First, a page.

I'd been naked in front of a group of people before, in gym class. But we'd always aimed to stay naked for the lowest possible amount of time. I'd been told that it was the same in boys' gym classes. My brother told me that any boy who took his time dressing was accused of wanting people to look.
Here, in the crystal clear water, we were gloriously languorous, gliding through in the pinkish early morning light, beautiful, all of us, from the slim nature director to the most bountiful Raphaelite counselor. We were mermaids, naiads. Free and comfortable with ourselves.
Several years later, in my hippie days, I attended a hippie gathering in a national forest. Here, nudity abounded. Some women walked around topless. Others, male and female, stripped down to their underwear, covered themselves in mud and traveled in packs, known collectively as The Mud People. I braved the swimming hole, even though everyone was skinny dipping. Hippies don't usually have bathing suits, and if clothing is required, most hippie sisters would rather wade into a state park in their peasant skirts and halter tops, laughing as the fabric floats up around them.
Unlike the pool at the church camp, this pond was cloudy, having been kicked up by all the people. When I took my glasses off, I couldn't see much, but I wasn't concerned. The calm, happy voices around me let me feel that this was natural. I had no reason to be ashamed, no reason to hide.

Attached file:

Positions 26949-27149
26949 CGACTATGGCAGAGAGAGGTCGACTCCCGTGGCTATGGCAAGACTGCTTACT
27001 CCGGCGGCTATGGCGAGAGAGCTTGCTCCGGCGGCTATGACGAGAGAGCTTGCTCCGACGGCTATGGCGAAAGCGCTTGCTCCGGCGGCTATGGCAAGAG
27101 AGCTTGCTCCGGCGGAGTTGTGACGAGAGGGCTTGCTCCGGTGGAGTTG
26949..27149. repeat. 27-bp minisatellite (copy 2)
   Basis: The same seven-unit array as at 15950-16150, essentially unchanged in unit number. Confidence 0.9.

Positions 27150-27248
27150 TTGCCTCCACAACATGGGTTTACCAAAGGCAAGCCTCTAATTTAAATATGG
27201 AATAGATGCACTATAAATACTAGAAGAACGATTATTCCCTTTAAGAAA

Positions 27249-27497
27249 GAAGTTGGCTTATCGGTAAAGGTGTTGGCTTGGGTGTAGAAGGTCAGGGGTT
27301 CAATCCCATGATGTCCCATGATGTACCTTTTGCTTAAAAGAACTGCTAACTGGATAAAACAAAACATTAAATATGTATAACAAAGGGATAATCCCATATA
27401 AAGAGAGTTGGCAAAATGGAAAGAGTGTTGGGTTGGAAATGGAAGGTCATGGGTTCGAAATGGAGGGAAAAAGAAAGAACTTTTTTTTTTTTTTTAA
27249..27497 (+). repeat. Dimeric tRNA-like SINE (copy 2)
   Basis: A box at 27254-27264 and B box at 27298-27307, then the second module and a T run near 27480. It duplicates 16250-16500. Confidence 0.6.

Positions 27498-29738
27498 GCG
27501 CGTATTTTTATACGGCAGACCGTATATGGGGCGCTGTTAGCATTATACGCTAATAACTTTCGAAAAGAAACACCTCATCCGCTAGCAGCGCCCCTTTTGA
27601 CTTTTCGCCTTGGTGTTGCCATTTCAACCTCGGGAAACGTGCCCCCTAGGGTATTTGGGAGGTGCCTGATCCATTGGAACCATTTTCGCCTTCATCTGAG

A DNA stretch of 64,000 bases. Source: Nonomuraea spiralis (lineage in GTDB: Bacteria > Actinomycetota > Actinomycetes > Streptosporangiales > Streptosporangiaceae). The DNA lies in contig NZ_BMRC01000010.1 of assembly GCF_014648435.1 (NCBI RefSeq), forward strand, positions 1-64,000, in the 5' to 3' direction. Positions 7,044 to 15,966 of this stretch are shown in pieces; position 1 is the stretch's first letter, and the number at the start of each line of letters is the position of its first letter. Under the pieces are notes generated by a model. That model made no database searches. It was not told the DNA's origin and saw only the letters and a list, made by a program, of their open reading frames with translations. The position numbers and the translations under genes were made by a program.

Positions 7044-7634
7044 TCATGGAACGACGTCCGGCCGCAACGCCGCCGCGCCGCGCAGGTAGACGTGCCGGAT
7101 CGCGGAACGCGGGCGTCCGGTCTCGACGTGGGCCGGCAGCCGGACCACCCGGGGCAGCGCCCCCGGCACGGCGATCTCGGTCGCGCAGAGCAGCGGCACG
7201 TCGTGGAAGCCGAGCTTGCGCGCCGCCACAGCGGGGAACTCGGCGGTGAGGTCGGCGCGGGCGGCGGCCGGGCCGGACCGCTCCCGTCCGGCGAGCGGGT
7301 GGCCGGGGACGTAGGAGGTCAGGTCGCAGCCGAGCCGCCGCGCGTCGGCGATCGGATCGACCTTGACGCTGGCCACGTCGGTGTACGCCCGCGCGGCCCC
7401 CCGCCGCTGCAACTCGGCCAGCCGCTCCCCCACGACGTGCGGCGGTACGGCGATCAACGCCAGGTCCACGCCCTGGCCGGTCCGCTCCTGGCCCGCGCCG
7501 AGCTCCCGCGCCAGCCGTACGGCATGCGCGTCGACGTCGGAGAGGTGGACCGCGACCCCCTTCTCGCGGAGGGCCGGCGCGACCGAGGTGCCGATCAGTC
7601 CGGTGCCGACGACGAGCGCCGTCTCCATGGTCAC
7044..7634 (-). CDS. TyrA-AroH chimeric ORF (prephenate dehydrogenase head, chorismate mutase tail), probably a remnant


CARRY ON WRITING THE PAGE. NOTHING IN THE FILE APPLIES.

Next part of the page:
As I floated in the muddy water, my mind opened like a lotus. I finally began to do what people had been trying to tell me for ages: Relax. That lesson would stay with me later as I explored new relationships. After learning to accept my body, to accept human nature, learning to accept sexuality was, well, natural.
That growth continues, in slow, unexpected steps. This past Thanksgiving, I was watching Tropic Thunder with my dad, my husband, my sister and her husband. We had the subtitles on, because we had the sound turned down in order not to wake my brother's sleeping family. So there was no hiding from the words on the screen, some of which are quite colorful. Sitting next to my father, for the first time in ages, when my dad laughed at a crude joke, I didn't feel like hiding my head under a pillow.
This doesn't mean, though, that I'm ready to admit that my parents had a regular sex life. I'll cherish that belief, like Santa Claus, till the end of my days.